By Olivia Hakan
When I tell people I’m a vegetarian, especially one that doesn’t eat eggs or dairy, I’m immediately prompted with the question, “but where do you get your protein from?!” Growing up, even before changing my diet, one of the most common things my parents would tell me is “make sure you’re eating enough protein.” In America, we seem to have this common misconception about how much protein we really need.
The national academy of medicine recommends that adults get a minimum of 0.8 grams of protein for every kilogram of body weight per day, or about 10-35% of your daily calories. This translates to an average minimum of 42 grams of protein per day (Imatome-Yun, 2019). To put this into perspective, if you have half a cup of oats with a cup of soymilk for breakfast, you already have 13 grams of protein. Then, if you add toppings like nut-butter and fruit, you’re up to 20 grams (Organic, Original, Natural). That’s almost 50% of the national average minimum in a relatively small meal. If you continued to have this much protein in every meal you would be well above the minimum, at 60 grams (not including snacks). This is clearly a broad generalization of everyone’s nutritional needs, but even for athletes, who need to eat significantly more protein than the average person, consuming a large variety of foods and potentially adding protein supplements into their diet will still ensure that they get enough. Yes, protein is an essential part of our diets as humans; however, in general, if you are consuming enough calories, you are consuming enough protein, whether it is from animal or plant sources (Protein, 2019).
In fact, research has recently shown that it may be healthier to consume our protein from plant sources (Protein, 2019). This is due to what's called the protein package. This means that whatever protein we eat also contains other nutrients. So fat, sodium, and fiber also have an impact along with the protein: it all can be considered one package. For example, a steak has about 33 grams of protein, but it also has about five grams of saturated fat. Similarly with ham, it contains around 22 grams of protein and has little saturated fat, but it’s loaded with 1,500 milligrams of sodium. A cup of cooked lentils, however, provides about 18 grams of protein and 15 grams of fiber, without many of the more detrimental components that animal based products have. And it turns out that its this package that matters to our health, not just the individual nutrient.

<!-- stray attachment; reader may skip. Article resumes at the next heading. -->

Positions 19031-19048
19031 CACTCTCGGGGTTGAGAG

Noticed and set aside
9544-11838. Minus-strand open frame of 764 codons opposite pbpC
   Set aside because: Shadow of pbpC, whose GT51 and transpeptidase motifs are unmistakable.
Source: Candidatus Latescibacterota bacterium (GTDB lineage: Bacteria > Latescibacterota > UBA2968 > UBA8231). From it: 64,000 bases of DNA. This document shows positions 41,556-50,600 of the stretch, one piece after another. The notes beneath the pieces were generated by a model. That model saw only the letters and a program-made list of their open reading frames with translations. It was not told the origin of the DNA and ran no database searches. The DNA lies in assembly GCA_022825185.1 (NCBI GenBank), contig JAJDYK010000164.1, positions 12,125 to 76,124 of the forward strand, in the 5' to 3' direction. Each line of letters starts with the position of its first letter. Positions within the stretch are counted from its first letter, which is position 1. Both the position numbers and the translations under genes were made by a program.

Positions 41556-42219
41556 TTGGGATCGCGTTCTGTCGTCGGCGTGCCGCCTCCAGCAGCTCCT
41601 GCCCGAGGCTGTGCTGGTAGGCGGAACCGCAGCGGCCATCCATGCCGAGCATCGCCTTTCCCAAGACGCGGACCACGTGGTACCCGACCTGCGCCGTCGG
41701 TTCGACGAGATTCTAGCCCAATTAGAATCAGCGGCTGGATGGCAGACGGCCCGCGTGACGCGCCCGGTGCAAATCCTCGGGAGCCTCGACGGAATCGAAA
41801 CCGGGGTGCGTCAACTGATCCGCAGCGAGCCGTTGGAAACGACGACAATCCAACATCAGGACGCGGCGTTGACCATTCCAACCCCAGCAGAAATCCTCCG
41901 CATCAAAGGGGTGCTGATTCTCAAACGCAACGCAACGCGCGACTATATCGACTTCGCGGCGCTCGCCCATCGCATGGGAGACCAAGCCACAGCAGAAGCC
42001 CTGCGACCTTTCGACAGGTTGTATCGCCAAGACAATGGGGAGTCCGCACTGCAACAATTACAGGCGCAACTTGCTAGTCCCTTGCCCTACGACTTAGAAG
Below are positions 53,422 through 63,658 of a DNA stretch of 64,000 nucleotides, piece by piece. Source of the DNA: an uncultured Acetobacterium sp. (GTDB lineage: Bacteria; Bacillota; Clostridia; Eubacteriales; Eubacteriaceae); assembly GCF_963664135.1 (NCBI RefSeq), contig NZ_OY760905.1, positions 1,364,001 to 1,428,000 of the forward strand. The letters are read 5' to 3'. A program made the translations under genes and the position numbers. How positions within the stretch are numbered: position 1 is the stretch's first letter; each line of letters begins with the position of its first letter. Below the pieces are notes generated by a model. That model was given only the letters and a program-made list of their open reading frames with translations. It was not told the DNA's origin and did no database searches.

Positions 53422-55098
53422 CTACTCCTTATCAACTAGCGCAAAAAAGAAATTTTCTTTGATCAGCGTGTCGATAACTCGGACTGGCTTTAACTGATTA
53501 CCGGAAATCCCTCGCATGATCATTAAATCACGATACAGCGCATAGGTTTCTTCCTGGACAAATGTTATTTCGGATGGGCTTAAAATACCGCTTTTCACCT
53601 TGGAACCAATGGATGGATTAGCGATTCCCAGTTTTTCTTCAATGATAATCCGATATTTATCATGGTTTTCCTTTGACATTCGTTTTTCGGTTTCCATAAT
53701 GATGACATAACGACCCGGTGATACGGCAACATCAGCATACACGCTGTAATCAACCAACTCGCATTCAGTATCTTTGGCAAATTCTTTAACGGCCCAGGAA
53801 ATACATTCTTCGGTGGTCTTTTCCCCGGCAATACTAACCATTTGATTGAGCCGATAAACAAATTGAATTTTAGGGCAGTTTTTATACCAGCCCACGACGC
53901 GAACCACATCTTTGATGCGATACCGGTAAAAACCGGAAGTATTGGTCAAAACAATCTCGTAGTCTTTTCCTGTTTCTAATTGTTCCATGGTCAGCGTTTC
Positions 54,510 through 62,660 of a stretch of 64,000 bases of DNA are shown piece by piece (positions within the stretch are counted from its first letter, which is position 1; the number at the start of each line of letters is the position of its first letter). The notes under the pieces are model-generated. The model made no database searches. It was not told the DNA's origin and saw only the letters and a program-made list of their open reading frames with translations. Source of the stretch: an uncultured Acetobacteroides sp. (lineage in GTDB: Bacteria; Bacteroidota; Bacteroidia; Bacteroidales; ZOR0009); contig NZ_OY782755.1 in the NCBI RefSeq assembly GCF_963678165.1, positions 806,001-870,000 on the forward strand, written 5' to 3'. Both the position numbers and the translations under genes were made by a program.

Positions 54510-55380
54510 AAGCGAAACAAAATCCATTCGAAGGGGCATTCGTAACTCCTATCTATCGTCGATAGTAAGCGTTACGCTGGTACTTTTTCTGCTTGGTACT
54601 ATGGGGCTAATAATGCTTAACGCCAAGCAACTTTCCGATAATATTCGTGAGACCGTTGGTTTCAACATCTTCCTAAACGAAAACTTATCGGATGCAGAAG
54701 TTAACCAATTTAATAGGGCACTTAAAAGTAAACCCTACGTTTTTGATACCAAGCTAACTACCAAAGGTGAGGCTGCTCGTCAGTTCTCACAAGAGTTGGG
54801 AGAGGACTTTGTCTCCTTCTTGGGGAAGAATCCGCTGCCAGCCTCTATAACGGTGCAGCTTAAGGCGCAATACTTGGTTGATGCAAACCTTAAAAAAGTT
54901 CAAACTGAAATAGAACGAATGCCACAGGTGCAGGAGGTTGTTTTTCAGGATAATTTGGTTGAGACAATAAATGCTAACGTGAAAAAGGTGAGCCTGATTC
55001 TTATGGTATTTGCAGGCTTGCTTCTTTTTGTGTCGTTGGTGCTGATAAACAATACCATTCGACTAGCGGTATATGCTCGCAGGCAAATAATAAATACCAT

Now, no one is claiming that everyone with a plant based diet is the image of perfect health. It’s still possible, and relatively easy in today’s world, to have an unhealthy vegetarian or vegan diet: cookies, candy, and chips all present easy but unhealthy options. It’s easy enough to base your diet, plant based or not, on processed and unhealthy foods, and not get enough of most nutrients (like protein). However, if you have a varied diet of mainly plant-based, whole foods, as long as you are eating enough, chances are you will get enough of all nutrients.
Overall, it's easy to write off things like cutting meat or dairy out of your diet for reasons like not getting enough protein, thinking it’s expensive, or just insisting it's too difficult. But, in reality, many of the misconceptions surrounding these lifestyles are founded on little more than misinformation and convenience. It’s a lot easier to continue living the lifestyle you do, eating the things you like. But not only do you get enough nutrients by getting most of your nutrients from plant sources, but it is also overall healthier than the typical heavily animal product based, “American” diet, more ethical, and more sustainable (Protein, 2019). It's unhelpful when people push their ideals onto others, especially when its in an all or nothing kind of way. But whether people decide to go vegetarian or vegan or not, they should be properly informed so they can make the best decision possible. And remember, it’s much less difficult than anyone believes it is to change your life, and little steps over a large amount of time go a long way.
Resources for more information on the vegan diet:
Imatome-Yun, N. (2019, March 19). Do Vegetarians and Vegans Eat Enough Protein? Retrieved from https://www.forksoverknives.com/do-vegetarians-and-vegans-eat-enough-protein /#gs.39zfu6
Natural Creamy Peanut Butter. (n.d.). Retrieved from https://www.smuckers.com /products/peanut-butter/natural-peanut-butter/natural-creamy-peanut-butter
Organic Regular Rolled Oats. (n.d.). Retrieved from https://www.bobsredmill.com /organic-regular-rolled-oats.html
Original Soymilk. (n.d.). Retrieved from https://silk.com/products/original-soymilk
Protein. (2019, February 01). Retrieved from https://www.hsph.harvard.edu/nutrition source/what-should- you- eat/protein/